One of the never-ending socio-political debates in India relates to the proposed legislation providing 33 percent reservation to women in both the Lok Sabha and state assemblies. The assumption, to put it simply, is that more women in politics would mean more women-friendly policies and a more conducive environment and structure for women’s empowerment. However, political parties have failed to evolve a consensus on the configuration of the proposed legislation and its nuances, resulting in the bill hanging fire for many years.
The question, however, is whether a definite reservation for women in Parliament would mean anything for the bulk of women politicians as well as for women as a community in general. And for this, it is pertinent to look at the current structure of Indian politics, the women in power and what their status has meant for gender equations in the polity and within their respective parties.
On a quick cursory glance, some of the most powerful political names would be those of women—Congress president Sonia Gandhi, West Bengal chief minister Mamata Banerjee, Tamil Nadu chief minister Jayalalithaa, former Uttar Pradesh chief minister and Bahujan Samaj Party chief Mayawati, Delhi chief minister Sheila Dixit and senior BJP leader (also leader of the opposition in Lok Saha) Sushma Swaraj, to name a few. Of these, the first four are not merely popular and veteran politicians but also immensely powerful given they lead their respective political outfits, are crucial national players and have redefined some aspect of the country’s politics. However, has their presence and power meant anything for gender politics or empowerment in the country?
The first point is about gender being an aspect of ‘identity politics’ in India. Have these women politicians ever looked at, or been allowed to look at, gender as their political ‘identity’? With a rapidly expanding polity and a fragmented political structure, identity today has become a more fundamental element of politics than ever before. Sonia Gandhi’s identity as a ‘Nehru-Gandhi’ brought her into politics and till date, remains her greatest identity card. Mayawati built her entire political campaign around caste-based identity and brought in an unprecedented sense of power, dignity and political clout for Dalits in Uttar Pradesh. Mamata Banerjee based her political crusade on an anti-Left platform and promised to bring in the much-needed change in West Bengal. Jayalalithaa, meanwhile, is nothing less than a legend in Tamil Nadu and the power and sway she holds is mind boggling.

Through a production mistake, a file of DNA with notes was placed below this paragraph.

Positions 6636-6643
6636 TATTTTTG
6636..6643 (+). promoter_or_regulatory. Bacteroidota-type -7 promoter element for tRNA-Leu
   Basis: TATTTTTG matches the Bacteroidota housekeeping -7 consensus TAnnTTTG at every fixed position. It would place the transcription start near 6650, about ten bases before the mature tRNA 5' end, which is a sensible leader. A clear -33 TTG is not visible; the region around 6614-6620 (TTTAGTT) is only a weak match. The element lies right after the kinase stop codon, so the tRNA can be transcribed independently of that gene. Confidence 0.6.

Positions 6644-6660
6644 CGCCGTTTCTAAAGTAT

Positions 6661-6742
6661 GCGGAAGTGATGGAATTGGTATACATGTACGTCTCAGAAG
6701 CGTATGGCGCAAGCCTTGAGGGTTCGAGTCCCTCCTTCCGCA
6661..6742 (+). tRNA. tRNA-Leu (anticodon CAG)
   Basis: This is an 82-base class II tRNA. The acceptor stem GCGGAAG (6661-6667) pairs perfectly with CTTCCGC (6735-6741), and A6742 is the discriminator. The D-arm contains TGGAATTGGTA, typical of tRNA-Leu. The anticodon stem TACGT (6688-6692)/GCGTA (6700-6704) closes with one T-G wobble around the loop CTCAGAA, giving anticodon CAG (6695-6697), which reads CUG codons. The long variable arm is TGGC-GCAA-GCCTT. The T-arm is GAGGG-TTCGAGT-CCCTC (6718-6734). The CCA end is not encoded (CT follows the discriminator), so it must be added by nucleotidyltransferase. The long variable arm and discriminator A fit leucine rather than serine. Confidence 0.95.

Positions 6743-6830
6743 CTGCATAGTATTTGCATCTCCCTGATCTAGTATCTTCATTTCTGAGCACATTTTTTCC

But none of these women, in their power struggles and post their accession to power, have ever played around with gender and identity. They do not go to the electorate using gender as their identity to rally support from other women, unlike Mayawati does using her Dalit identity and Sonia Gandhi by flaunting her family name. They also rarely promote women empowerment as their primary or key socio-political agenda after gaining power. While Sonia Gandhi pushes for the 33 percent women reservation bill and Jayalalithaa did introduce the ‘Cradle Baby Scheme’ for the girl child in the early 1990s, none have brought in any sweeping gender-related reforms or policies.
Jayalalithaa and Banerjee’s political agendas have centered on being vehemently anti their respective state opponents, Mayawati has focused exclusively on Dalit empowerment and Gandhi has given Congress a very ‘pro poor’ and reformist focal point with marquee legislations like the Employment Guarantee Act, the Right to Information Act, the proposed food security bill and various other health and educational schemes. Gender, however, has never been an overt agenda, though Gandhi did manage to bring in a woman president and a woman speaker during her government’s tenure.